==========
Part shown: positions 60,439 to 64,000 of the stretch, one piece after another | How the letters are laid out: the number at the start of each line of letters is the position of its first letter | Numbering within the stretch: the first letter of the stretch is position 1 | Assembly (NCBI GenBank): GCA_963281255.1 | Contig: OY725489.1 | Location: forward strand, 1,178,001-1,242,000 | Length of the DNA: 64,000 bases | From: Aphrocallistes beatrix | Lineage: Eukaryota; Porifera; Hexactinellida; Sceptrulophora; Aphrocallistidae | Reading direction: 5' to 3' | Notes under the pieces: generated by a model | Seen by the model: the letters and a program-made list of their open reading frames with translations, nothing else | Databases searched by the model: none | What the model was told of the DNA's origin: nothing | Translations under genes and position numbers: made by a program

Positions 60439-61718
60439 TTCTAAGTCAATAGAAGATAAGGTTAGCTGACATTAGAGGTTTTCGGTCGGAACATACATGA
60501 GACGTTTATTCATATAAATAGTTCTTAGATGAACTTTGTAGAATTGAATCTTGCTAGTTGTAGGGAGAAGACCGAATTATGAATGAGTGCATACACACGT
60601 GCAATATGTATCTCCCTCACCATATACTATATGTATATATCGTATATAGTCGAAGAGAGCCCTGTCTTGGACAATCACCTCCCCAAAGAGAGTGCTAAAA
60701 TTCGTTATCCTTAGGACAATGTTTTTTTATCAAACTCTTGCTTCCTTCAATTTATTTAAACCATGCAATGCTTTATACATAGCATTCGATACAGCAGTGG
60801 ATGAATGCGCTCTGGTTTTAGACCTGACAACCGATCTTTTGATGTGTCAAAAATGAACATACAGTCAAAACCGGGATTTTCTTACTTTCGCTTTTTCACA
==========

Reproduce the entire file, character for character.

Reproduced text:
Part shown: positions 60,439 to 64,000 of the stretch, one piece after another | How the letters are laid out: the number at the start of each line of letters is the position of its first letter | Numbering within the stretch: the first letter of the stretch is position 1 | Assembly (NCBI GenBank): GCA_963281255.1 | Contig: OY725489.1 | Location: forward strand, 1,178,001-1,242,000 | Length of the DNA: 64,000 bases | From: Aphrocallistes beatrix | Lineage: Eukaryota; Porifera; Hexactinellida; Sceptrulophora; Aphrocallistidae | Reading direction: 5' to 3' | Notes under the pieces: generated by a model | Seen by the model: the letters and a program-made list of their open reading frames with translations, nothing else | Databases searched by the model: none | What the model was told of the DNA's origin: nothing | Translations under genes and position numbers: made by a program

Positions 60439-61718
60439 TTCTAAGTCAATAGAAGATAAGGTTAGCTGACATTAGAGGTTTTCGGTCGGAACATACATGA
60501 GACGTTTATTCATATAAATAGTTCTTAGATGAACTTTGTAGAATTGAATCTTGCTAGTTGTAGGGAGAAGACCGAATTATGAATGAGTGCATACACACGT
60601 GCAATATGTATCTCCCTCACCATATACTATATGTATATATCGTATATAGTCGAAGAGAGCCCTGTCTTGGACAATCACCTCCCCAAAGAGAGTGCTAAAA
60701 TTCGTTATCCTTAGGACAATGTTTTTTTATCAAACTCTTGCTTCCTTCAATTTATTTAAACCATGCAATGCTTTATACATAGCATTCGATACAGCAGTGG
60801 ATGAATGCGCTCTGGTTTTAGACCTGACAACCGATCTTTTGATGTGTCAAAAATGAACATACAGTCAAAACCGGGATTTTCTTACTTTCGCTTTTTCACA